All it takes is one word to send Frode Gjerstad into a fit of laughter.
Well, there are probably several that would do the trick. But when discussing the free jazz and improvisational music he has taken around the globe over the past three decades, one particular six-letter word elicits a hearty chuckle from the Norwegian saxophonist: career.
"Career? I don't have a career," Gjerstad, 64, said by phone from his home in the coastal Norwegian city of Stavanger. "I'm doing this for fun. I'm doing this for the love of the music."
Some may argue that the enjoyment Gjerstad has derived from the free-form jazz adventures he has piloted amounts to a career. From an extended period of collaboration with British drummer John Stevens throughout the '80s and early '90s to work with such pioneering avant-garde sax stylists as Peter Brotzmann and Evan Parker to an industrious trio he has led since 1998, Gjerstad has been something of an international jazz ambassador. Such a role has been underscored of late with a summer tour that took his trio to Australia and New Zealand for the first time. There are plans for the group to stage concerts in Brazil, Argentina and Chile next year.
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But the term career, one supposes, also carries with it the connotation of commerce, the expectation that one's work will be rewarded with a level of respectable financial compensation. That gets a rise out of Gjerstad, too.
Sure, he may travel to all corners of the world to share his music. But audiences for jazz that largely dispenses with conventional structure and melody tend to be modest. Luckily for Gjerstad, they are also extremely devout.
"There are pockets of people who are interested in this music," the saxophonist remarked. "And these pockets are all over the world. They're not big, but they make touring possible. Like this tour we're planning to do of South America in March. That will be totally new territory for us. It will be interesting to see what they say there about the way that we play. And, of course, we will meet other people there we will play with, too. So meeting other people, meeting other audiences, ... it's really just a way of developing yourself and developing your ears.
"But I must say my favorite audiences are in America because people there seem to be so enthusiastic. I think it's really fun for them to hear us."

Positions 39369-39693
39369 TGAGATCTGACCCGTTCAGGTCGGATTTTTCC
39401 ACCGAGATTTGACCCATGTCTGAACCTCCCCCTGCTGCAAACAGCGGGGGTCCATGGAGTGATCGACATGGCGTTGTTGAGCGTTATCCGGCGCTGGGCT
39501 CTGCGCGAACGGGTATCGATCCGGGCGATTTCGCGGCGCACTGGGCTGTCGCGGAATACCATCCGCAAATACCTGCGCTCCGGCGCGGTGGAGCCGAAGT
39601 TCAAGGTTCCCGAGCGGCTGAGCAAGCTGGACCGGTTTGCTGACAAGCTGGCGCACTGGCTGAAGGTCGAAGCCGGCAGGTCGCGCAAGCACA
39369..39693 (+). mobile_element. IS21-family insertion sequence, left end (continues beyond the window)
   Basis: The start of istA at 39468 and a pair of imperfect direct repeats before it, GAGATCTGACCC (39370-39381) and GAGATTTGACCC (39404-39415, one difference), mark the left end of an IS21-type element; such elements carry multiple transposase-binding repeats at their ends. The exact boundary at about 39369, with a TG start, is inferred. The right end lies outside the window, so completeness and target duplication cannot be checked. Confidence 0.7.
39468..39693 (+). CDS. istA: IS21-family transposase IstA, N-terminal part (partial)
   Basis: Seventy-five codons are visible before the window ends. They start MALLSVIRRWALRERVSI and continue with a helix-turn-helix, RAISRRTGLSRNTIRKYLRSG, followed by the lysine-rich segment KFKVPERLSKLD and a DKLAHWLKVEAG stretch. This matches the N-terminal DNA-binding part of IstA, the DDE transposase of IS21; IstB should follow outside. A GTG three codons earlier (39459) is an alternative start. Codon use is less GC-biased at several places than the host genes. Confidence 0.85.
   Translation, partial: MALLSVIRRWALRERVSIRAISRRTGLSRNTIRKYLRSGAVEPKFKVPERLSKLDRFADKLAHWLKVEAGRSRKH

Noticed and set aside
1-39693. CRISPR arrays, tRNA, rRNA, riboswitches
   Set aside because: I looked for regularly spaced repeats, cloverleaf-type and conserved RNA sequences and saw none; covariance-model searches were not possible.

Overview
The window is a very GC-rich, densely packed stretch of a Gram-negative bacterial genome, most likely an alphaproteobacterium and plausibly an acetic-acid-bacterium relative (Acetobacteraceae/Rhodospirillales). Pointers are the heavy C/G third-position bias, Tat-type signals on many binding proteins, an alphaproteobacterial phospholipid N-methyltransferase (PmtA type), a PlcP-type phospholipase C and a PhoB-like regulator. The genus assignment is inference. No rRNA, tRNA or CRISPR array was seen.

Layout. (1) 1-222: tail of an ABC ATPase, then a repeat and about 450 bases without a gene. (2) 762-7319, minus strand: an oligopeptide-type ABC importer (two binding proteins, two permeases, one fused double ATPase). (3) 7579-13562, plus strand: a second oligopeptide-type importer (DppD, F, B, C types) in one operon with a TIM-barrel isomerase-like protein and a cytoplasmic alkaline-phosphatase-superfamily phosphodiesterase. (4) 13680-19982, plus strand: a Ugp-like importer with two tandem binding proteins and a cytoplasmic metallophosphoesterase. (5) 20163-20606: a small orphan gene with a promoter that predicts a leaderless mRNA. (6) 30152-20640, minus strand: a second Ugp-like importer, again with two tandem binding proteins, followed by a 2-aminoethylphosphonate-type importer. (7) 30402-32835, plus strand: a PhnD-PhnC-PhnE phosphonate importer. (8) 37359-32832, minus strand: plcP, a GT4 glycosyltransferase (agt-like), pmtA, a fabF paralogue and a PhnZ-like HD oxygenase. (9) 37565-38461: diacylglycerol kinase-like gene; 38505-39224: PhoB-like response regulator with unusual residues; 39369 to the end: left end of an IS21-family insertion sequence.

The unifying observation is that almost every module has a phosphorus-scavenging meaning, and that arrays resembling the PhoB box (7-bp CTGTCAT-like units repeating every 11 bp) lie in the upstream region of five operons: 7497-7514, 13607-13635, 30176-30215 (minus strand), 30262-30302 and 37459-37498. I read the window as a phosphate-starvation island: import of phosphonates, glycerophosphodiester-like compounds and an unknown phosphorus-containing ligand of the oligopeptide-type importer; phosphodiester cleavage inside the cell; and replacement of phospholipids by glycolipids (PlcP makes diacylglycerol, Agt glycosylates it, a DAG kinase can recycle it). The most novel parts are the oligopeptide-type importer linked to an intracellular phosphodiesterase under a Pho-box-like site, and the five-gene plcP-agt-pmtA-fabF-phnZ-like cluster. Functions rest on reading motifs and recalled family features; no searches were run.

Among the American contingencies that champion Gjerstad's music is Lexington's Outside the Spotlight Series. Gjerstad's performance on Monday at the Mecca Dance Studio on Manchester Street will be a 10th anniversary celebration of the concert series.
The saxophonist has played in Lexington only once previously: when OTS hit the five-year mark. But Gjerstad's drummer, Paal Nilssen-Love, has been an OTS mainstay over the years. He has played here with Brotzmann, Ken Vandermark (in the Free Music Ensemble) and as part of the Norwegian trio The Thing, among others.
"I've been playing with Paal since he was 15," Gjerstad said. "He has been in many of my bands. His strength is that he is always listening. He is listening a lot and he is a very powerful player. I love that. He can make me play a certain way that I can't play with other people. He opens up new avenues and brings in all the experience that he gets from playing with Brotzmann and Vandermark and all these people. Plus, he is a very nice person to be with. He's my favorite drummer — no question about it."
Rounding out the trio is bassist Jon Rune Strom, a player nearly 40 years younger than Gjerstad. But the saxophonist said Strom's youthful drive and enthusiasm is an integral element in the band's improvisational spirit.
"He brings some things to the table that I didn't think of," Gjerstad said of Strom. "He will tell me about his ideas and how he looks at the world and all of these things. I never understood this so-called generation gap. I don't understand it, because we're just human beings.
"I've had bands with lots of young musicians. When Paal first played with me, I had this eight-piece band that contained young rock musicians. They were 17, 18, and 19 years old. I just find it interesting to play with these guys. They inspire me. They give me ideas so I can try out new things. So a lot of young musicians coming from Stavanger have been through my bands."
But the jazz elders of Stavanger weren't always as understanding of Gjerstad when he went in search of his own artistic voice.
"There was a jazz community there as I grew up, but they would not accept me. I wonder why. So I talked to a piano player there, asking him if he could show me some chords or give me a general idea what this jazz music is all about. And he said, 'I had to find out myself; so do you have to.'
"So I thought if I ever understand it, if I ever get into this music, I'm not going to have a closed hand, because nothing comes out of a closed hand. You have to share your ideas with other people. You have to share them with the world."